Sunday, 25 August 2013

Men: alien encounters

On my way across a parking lot, I noticed a car idling as I carried on into the store. After talking to three polite and earnest salesmen who couldn’t sell me the radio I wanted, I returned toward my little white Honda Fit and heard the black SUV’s engine still running. Through its tinted windows I could see that the driver was male and I hesitated before approaching. Maybe the sultry August weather increased my motivation. I stood at his closed window until he opened it. “Hi. I don’t want to be a pest but you’re idling the car and polluting the air that we all breathe.” He was polite but protested that he was charging his computer. 
“Oh, is that the only place you can do it?” I asked innocently. 
He mumbled, “ Well, sort of”.
I said “Thanks”, for what I’m not sure – maybe for not cursing me - and I drove off. I thought of how much I, myself, was contributing to air pollution by driving from store to store looking for an emergency radio. I wonder what he was left thinking.

Approaching another mall I noticed seven men standing in a circle outside. They were dressed for business, mostly in dark suits, all younger and taller than I. I recognised a faint fear response in my gut – “The enemy! En garde”. I could hear that one guy was conducting a meeting, but since I had to walk right by them to enter the mall, I stopped with a big smile and said, “Ooh, scaaary - Suits!” The leader grinned back, friendly, and patient with my interruption, “What?” 
I teased, “Where are all the women?” 
Laughing, he replied, “Oh, they’re on their way”. He understood my issue and didn’t respond to my comment with irritation.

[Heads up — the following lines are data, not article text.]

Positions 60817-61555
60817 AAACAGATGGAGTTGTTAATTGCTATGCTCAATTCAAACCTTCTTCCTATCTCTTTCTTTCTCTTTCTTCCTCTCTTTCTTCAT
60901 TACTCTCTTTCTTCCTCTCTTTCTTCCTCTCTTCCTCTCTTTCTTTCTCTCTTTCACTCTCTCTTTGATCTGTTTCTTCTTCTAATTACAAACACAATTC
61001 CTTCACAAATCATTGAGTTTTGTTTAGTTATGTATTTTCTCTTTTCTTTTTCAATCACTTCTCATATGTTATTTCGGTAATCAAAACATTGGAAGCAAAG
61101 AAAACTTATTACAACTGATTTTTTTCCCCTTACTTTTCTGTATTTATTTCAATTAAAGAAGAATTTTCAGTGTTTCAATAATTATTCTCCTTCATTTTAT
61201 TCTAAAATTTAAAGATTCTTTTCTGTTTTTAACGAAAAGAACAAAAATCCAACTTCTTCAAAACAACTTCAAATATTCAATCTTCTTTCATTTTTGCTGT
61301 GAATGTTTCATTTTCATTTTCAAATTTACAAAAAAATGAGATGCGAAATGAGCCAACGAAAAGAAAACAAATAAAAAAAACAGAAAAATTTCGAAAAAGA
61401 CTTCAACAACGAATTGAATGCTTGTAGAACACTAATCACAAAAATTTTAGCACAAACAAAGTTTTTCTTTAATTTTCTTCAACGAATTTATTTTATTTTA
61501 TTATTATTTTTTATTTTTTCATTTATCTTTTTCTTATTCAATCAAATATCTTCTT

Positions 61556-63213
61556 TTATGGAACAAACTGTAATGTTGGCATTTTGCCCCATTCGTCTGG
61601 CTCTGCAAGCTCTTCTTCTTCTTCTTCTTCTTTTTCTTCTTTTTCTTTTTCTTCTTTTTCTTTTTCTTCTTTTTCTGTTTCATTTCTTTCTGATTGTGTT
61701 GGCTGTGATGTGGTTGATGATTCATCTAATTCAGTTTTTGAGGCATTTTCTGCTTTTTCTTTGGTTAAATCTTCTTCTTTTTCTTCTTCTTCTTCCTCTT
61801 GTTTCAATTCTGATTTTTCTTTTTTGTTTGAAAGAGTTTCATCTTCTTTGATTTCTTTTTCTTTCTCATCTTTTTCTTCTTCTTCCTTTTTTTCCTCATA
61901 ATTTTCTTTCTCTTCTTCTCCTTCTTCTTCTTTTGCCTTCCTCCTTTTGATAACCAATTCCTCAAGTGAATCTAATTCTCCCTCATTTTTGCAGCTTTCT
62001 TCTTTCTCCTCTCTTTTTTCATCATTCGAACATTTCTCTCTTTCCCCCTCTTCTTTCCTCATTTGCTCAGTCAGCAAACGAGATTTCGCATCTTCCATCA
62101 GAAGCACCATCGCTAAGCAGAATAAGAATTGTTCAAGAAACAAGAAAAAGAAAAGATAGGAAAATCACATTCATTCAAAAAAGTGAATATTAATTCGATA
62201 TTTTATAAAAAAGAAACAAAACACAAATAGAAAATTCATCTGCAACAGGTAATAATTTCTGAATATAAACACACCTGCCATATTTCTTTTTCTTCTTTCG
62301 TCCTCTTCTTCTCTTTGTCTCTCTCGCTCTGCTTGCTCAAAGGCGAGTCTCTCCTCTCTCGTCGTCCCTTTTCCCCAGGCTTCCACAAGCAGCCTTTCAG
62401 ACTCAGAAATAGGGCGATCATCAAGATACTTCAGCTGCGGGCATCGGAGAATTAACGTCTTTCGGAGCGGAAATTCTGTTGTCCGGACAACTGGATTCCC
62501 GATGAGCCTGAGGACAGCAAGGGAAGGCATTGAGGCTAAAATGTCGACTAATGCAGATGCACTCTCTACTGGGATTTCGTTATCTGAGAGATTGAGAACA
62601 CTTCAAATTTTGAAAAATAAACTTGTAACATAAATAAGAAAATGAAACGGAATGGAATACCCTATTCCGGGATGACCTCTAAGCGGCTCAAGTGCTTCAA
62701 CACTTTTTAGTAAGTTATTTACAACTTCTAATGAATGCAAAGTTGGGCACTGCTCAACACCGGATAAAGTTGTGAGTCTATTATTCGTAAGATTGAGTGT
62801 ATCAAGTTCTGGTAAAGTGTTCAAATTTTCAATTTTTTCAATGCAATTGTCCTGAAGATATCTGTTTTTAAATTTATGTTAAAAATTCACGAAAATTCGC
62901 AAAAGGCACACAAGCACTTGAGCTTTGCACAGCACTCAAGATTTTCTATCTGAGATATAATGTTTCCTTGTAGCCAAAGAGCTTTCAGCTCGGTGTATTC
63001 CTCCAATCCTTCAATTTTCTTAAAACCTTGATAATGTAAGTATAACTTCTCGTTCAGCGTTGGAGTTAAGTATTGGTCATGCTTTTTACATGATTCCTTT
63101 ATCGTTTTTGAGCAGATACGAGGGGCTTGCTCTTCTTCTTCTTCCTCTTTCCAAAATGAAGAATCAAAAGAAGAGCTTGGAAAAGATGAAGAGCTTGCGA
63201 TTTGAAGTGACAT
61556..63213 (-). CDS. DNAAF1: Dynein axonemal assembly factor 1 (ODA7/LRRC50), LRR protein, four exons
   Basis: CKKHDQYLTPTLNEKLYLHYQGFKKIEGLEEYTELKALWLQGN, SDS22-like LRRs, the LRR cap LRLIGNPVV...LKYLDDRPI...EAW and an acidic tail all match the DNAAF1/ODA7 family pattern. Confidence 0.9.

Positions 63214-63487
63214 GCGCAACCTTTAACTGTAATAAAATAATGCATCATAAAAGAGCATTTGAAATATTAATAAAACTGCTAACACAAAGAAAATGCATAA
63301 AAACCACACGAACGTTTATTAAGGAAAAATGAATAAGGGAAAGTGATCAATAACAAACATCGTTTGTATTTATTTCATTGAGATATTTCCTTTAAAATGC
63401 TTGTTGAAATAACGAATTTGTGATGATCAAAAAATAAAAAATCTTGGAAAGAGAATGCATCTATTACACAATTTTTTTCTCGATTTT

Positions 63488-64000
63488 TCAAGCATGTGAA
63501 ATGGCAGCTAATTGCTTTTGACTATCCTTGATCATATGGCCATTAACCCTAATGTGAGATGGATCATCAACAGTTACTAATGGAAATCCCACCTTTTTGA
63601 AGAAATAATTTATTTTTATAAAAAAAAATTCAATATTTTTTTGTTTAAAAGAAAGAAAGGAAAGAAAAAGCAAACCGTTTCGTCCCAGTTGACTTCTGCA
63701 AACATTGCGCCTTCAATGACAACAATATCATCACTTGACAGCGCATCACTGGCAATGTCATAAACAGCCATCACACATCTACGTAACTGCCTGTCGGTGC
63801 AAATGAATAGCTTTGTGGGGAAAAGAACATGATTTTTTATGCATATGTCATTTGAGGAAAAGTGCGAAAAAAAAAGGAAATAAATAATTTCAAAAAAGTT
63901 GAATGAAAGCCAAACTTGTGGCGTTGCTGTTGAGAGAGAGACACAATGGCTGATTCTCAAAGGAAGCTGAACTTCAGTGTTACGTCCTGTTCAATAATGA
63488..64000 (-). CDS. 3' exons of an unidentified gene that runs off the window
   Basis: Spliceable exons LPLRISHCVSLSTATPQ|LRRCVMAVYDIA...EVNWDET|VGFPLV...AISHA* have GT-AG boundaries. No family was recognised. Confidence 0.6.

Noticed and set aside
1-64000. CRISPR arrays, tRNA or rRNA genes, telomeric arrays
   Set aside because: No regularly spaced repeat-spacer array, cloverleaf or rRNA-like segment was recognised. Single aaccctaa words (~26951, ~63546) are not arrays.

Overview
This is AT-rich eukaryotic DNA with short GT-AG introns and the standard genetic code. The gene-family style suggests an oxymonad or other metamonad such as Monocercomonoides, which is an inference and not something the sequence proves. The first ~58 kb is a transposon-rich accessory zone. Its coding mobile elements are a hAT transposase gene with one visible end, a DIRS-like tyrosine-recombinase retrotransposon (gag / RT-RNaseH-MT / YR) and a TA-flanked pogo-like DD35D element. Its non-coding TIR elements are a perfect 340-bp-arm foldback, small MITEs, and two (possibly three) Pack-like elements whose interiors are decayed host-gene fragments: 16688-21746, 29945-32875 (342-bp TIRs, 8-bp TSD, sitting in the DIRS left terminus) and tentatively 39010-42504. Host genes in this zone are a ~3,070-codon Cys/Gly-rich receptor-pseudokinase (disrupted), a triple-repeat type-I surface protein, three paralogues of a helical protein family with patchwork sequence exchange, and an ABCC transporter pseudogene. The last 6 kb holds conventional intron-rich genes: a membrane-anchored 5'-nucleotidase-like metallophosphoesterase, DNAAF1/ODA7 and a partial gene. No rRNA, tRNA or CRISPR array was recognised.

Driving again, I merged into an exit lane and let two roaring dump trucks go ahead of me. I thought of all the men who work in the rough and tough occupations, dirty, noisy, dangerous, and tiring. Although I’m glad not to have their jobs, I hope for equality’s sake that more women are choosing such work. When I was writing this I googled “trucks women drivers”. I didn’t find any stats but was encouraged to read an announcement on the “Truckers Support” website, promoting awareness of of sex- trafficking, its connection to truck stops, and urging professional drivers to help stop the crime.

Speaking of "men's work", near our house there’s an intriguing construction site with deep holes, a large crane, modular buildings and lots of men in hard hats. When several neighbours stood watching, the supervisor (tall and muscular, with steel toes and dusty clothes) joined us to chat. He cheerfully answered our questions and said how excited he was to see the modules arrive so that the job could keep going - not the gruff and silent type at all. 
A couple of days later I was walking by the site and he gave a friendly wave, just as if I were a fellow human being instead of an invisible old woman.

This summer it’s been charming to watch two young fathers interact with their children in nurturing ways. Both were affectionate with their sons as well as their daughters, both were patient and instructive, both gave full attention to specific parenting moments the way mothers traditionally do.

Another surprising alien male encounter happened during a walk along my local main street. I saw a rough looking, long-haired guy riding his rusty bike toward me on the sidewalk. He looked to be about 40, wore a sleeveless t-shirt (are they still called "muscle" shirts?) and was helmetless. He seemed out of place in our by-law compliant part of town. As he passed me, he called, “Your white hair is gorgeous!” 
Alright then. Welcome to the neighbourhood, man.

When I finally found the right store for buying a transistor radio, a middle-aged man (never my first choice for clerks) expertly advised me on exactly the right product. I was grateful. Okay, they’re not all condescending to women.

I hope that one day it will become automatic for me to expect the best of men, instead of the worst.